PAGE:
3 ways ML is a Game Changer for your Incident Management Lifecycle

Any developer, SRE or DevOps engineer responsible for an application with users has felt the pain of responding to a high priority incident. There’s the immediate stress of mitigating the issue as quickly as possible, often at odd hours and under severe time pressure. There’s the bigger challenge of identifying root cause so a durable fix can be put in place. There’s the aftermath of postmortems, reviews of your monitoring and observability solutions, and inevitable updates to alert rules. And there’s the typical frustration of wondering what could have been done to avoid the problem in the first place.

In a modern cloud native environment, the complexity of distributed applications and the pace of change make all of this ever harder. Fortunately, AI and ML technologies can help with these human-driven processes. Here are three specific ways:

1. Drastically cut incident remediation times

The toughest incidents are ones where the symptoms are obvious, but the root cause is not. In other words, they are easy to detect, but hard to root cause – as seen in recent outages at GCP, Slack and Snowflake. SREs and engineers can spend hours digging through dashboards, traces, and inevitably – scanmanual hunting for root cause millions of log lines. There might be clues to narrow the scope of the problem – perhaps a set of services, containers, or hosts – but ultimately there is a search for the unknown. Is there a new type of error? Or any unusual events? Or a significant deviation from the normal in event patterns? And when there are many of the above – how do they relate to each other?

Really experienced engineers develop instincts to help with this hunt for the unknown. But machine learning is very well suited to this problem – it can keep tracking the evolving (but healthy) event patterns and their correlations, quickly surface unusual ones that explain root cause, and even summarize the problem in plain language by matching the events against known problems in the public domain.

2. Eliminate the Alert Rule hamster wheel

The second pain point is the need to revise and continually evolve alert rules and settings that give you early warning. While a pure approach might only monitor a narrow set of user-impacting health metricsmanual alert rules and symptoms, that can make it harder to identify root cause. So in reality most organizations set alerts for a blend of user facing symptoms as well as underlying health indicators (errors, latencies, reconnects, resource exhaustion etc.) After a particularly painful incident, it is natural to review and modify alerts – adding new ones or modifying thresholds each time a new type of issue is encountered. The challenge is that as long as new types of problems continue to occur, this is a never ending game of catch up.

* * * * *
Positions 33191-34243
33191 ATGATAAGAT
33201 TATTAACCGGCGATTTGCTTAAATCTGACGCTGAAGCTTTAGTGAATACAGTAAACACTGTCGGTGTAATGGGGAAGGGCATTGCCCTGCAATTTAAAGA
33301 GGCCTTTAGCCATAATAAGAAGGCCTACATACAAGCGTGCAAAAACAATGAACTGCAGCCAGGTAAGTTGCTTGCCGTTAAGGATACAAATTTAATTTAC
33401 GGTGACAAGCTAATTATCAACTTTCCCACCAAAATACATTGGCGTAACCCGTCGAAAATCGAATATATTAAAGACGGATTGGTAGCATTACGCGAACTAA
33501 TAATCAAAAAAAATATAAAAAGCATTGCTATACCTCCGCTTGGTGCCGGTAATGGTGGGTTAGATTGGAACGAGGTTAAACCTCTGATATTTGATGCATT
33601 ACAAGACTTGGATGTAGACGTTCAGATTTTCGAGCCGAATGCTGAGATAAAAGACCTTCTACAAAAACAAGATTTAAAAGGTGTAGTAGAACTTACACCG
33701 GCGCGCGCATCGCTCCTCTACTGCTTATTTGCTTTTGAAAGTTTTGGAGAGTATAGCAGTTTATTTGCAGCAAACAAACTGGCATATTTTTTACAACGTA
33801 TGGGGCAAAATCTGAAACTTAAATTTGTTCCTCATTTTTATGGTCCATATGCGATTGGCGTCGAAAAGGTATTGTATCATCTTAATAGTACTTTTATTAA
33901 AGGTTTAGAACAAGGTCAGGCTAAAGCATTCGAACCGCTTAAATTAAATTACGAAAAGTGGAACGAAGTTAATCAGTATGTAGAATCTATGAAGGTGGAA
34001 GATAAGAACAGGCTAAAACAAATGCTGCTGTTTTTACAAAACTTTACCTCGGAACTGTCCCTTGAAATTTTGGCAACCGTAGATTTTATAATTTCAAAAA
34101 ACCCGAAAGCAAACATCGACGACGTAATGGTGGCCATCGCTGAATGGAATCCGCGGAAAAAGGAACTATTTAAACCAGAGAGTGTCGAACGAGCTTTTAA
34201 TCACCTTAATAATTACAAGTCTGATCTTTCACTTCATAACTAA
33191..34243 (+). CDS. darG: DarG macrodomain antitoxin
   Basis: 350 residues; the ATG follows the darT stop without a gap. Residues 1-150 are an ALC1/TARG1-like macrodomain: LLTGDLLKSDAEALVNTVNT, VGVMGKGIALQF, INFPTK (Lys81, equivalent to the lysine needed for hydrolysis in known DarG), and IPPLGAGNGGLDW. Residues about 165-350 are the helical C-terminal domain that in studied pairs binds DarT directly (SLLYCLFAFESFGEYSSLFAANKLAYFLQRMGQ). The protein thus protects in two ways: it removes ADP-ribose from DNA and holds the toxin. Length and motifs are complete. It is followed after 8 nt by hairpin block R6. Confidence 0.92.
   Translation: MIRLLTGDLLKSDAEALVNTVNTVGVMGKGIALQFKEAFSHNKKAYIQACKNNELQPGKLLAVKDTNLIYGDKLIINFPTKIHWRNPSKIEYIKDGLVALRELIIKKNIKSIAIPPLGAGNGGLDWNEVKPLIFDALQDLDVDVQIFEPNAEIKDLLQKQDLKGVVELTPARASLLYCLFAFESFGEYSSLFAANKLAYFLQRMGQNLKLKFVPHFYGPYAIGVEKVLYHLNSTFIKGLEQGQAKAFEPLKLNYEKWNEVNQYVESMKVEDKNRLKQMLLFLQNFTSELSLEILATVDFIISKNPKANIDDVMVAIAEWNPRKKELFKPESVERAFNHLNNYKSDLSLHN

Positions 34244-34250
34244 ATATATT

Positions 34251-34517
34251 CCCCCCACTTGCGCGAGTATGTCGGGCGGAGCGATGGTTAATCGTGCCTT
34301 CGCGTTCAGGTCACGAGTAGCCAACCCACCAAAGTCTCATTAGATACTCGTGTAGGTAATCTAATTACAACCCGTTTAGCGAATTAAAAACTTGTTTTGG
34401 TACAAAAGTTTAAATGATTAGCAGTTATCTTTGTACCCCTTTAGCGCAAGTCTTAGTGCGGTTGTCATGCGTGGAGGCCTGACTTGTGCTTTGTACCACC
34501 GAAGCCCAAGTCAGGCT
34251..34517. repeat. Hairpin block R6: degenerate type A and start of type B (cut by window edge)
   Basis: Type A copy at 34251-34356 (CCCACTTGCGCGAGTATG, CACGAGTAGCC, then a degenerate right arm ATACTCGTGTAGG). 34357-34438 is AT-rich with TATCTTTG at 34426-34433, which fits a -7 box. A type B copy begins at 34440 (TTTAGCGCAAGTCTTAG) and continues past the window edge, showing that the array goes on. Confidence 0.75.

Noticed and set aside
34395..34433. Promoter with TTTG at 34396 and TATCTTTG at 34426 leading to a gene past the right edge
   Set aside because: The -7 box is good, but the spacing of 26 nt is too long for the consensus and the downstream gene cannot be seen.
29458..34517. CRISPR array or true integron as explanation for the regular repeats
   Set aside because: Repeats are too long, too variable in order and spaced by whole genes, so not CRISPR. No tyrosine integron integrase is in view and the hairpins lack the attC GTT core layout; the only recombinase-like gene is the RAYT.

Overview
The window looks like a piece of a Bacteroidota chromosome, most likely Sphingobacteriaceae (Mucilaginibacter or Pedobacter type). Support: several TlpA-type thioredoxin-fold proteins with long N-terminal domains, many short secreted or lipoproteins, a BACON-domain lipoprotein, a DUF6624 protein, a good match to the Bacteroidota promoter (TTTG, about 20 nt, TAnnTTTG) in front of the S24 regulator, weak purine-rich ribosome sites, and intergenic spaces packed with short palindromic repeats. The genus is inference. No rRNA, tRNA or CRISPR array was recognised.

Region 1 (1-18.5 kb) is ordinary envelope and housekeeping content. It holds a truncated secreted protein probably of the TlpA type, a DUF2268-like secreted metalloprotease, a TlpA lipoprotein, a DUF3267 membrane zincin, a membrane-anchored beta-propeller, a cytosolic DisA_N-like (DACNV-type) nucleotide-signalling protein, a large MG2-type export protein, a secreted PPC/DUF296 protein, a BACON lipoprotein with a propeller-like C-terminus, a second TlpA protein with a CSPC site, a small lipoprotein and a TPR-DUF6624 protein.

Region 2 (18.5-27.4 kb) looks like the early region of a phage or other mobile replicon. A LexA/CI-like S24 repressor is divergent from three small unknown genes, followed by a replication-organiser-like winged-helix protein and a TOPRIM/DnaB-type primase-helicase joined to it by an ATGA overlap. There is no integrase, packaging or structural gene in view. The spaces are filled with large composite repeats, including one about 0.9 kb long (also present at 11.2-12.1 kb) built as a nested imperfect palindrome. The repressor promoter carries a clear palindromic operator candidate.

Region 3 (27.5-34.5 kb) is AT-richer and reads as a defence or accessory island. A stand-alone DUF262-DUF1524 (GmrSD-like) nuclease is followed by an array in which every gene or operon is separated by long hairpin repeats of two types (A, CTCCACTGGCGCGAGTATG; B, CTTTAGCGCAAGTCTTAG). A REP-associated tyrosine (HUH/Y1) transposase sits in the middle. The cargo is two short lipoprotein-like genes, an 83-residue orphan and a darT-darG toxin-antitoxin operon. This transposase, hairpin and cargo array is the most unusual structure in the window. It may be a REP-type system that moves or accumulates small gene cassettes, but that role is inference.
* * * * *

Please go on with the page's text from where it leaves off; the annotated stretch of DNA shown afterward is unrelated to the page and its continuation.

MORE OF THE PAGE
ML driven alert rules
Machine learning can reduce this burden considerably. The simplest approach is to configure a set of “signals” which will trigger ML driven reports. Signals could of course be real incidents, but they could also be symptom alerts. For example, many teams watch for the overall error frequency – if it spikes relative to recent trends, you know something is wrong, but not necessarily what. Well, you can use the same simple alert as a trigger for machine learning to scan the logs and metrics for that deployment around the time of the alert – identifying unusual events/sequences and anomalous metrics that could explain the spike in errors. Even better, machine learning can fingerprint these sequences – so when a particularly noteworthy root cause is detected, you already have a pre-built alert rule you can simply connect to an alert channel.


3. Proactively catch silent bugs and inform developers early in the cycle

In the not too distant past, new releases were tested extensively before deploying to production. This allowed for deliberately constructed test plans, stress tests and an opportunity to catch bugs that mightproactive detection of incidents have potentially nasty downstream consequences. Today, deployment cycles are much faster, drastically shrinking the time to do any of the above. There is now a trend towards “test in production”. Although many teams do use staging environments and approaches like chaos tools, it’s more likely that subtle bugs will only surface in production when they result in user complaints or visible symptoms.

By using ML to surface new or unusual errors, event patterns and patterns in the metrics, machine learning can quickly become a developer’s best friend in proactively surfacing subtle bugs early, before they impact users. For instance, using our own ML technology, the Zebrium engineering team recently caught a bug related to a malformed middleware SQL query, that under certain conditions prevented users from completing their intended workflow. Another example involved an exception that was handled in a try/catch block which emitted an error log message but was otherwise silently breaking outbound webhook notifications. Our developers have come to appreciate the proactive detection from our internal Zebrium service to catch these kinds of bugs early, before they can do real damage.


As more users rely on software applications, the pressure to shrink MTTR and the stress of troubleshooting incidents under pressure all grow proportionally. Over the last decade a rich set of observability tools have emerged to help detect problems easily, but troubleshooting has remained very manual, driven by the instincts and experience of the engineer on call. New approaches that apply machine learning to tackle this problem can help by drastically reducing MTTR, catching new bugs early, and reducing the manual effort involved in tasks like creating RCA reports and maintaining alert rules.


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